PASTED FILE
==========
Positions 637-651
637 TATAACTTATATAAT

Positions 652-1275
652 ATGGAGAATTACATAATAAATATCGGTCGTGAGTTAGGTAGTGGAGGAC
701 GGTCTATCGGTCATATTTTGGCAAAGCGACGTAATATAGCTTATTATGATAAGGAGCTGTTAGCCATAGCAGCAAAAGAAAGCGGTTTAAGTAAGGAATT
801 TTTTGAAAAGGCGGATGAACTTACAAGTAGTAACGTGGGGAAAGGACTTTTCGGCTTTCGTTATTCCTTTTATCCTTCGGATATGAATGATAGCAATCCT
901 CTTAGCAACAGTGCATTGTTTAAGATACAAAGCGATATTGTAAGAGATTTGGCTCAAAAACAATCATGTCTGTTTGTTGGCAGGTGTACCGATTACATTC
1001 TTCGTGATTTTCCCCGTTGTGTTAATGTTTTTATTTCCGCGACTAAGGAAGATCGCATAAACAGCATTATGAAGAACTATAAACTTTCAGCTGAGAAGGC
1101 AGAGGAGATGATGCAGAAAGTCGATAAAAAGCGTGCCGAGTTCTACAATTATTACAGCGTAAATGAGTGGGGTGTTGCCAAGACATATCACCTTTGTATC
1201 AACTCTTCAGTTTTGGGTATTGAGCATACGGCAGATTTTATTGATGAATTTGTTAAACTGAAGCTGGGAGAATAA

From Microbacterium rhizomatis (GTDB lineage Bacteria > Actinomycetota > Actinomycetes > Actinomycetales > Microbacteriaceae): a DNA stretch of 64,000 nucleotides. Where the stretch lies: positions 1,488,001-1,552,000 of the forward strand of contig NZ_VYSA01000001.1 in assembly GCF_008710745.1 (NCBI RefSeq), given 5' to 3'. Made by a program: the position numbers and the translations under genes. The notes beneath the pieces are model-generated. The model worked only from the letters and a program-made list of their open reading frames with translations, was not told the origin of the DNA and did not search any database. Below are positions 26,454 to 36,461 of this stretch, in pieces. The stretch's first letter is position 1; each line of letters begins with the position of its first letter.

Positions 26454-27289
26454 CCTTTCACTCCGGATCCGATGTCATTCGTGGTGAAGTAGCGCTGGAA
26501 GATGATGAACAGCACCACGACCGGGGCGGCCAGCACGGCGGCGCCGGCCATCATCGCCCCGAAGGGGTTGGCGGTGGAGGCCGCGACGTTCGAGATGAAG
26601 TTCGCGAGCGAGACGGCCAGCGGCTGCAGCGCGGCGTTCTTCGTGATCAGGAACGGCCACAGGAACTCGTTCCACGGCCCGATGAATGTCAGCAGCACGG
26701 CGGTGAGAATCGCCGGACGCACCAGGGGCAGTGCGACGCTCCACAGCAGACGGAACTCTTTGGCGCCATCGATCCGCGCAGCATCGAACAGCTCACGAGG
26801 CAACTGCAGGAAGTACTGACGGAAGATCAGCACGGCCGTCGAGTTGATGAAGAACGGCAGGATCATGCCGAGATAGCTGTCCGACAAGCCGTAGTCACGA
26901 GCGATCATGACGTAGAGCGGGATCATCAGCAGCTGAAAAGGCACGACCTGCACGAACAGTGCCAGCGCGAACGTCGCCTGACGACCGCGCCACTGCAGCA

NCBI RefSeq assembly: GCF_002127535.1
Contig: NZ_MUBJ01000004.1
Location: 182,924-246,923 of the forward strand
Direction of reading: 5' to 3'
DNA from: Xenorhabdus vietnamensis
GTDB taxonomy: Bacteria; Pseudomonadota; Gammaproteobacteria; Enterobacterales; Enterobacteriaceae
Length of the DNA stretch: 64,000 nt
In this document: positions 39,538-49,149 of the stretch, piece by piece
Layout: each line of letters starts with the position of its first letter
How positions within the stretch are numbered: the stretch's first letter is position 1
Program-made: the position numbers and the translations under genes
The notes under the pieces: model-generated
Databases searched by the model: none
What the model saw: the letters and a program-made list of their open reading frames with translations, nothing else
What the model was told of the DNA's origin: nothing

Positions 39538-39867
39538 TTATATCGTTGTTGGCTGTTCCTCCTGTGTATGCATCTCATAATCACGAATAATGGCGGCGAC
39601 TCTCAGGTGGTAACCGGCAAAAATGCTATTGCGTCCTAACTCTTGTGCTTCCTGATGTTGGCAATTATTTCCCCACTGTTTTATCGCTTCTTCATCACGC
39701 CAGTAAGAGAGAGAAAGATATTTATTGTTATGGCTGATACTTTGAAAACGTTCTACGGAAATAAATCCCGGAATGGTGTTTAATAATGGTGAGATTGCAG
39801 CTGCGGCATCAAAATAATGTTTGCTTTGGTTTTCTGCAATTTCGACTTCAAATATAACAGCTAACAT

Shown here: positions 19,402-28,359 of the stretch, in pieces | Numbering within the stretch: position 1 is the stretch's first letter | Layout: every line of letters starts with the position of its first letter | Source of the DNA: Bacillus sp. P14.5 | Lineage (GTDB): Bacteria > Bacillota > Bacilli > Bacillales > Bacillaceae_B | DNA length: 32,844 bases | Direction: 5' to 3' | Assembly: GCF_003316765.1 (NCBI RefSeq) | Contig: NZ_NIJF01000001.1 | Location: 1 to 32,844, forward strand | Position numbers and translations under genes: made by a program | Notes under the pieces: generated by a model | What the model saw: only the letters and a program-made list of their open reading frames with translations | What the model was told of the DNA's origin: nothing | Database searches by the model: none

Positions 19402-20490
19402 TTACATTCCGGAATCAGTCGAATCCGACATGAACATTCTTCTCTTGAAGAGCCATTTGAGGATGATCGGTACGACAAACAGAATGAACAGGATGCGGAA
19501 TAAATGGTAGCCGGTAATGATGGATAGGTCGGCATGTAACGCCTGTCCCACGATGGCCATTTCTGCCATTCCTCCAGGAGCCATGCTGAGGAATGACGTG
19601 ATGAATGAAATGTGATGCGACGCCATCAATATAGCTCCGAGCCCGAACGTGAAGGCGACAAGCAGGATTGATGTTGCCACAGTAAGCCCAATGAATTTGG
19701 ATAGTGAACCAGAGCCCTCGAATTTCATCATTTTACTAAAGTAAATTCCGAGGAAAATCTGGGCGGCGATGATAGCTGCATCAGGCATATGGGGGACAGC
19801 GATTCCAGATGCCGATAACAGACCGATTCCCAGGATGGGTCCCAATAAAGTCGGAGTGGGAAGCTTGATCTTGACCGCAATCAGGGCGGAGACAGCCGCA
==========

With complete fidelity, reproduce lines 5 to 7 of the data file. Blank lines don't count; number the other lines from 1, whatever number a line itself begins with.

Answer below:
701 GGTCTATCGGTCATATTTTGGCAAAGCGACGTAATATAGCTTATTATGATAAGGAGCTGTTAGCCATAGCAGCAAAAGAAAGCGGTTTAAGTAAGGAATT
801 TTTTGAAAAGGCGGATGAACTTACAAGTAGTAACGTGGGGAAAGGACTTTTCGGCTTTCGTTATTCCTTTTATCCTTCGGATATGAATGATAGCAATCCT
901 CTTAGCAACAGTGCATTGTTTAAGATACAAAGCGATATTGTAAGAGATTTGGCTCAAAAACAATCATGTCTGTTTGTTGGCAGGTGTACCGATTACATTC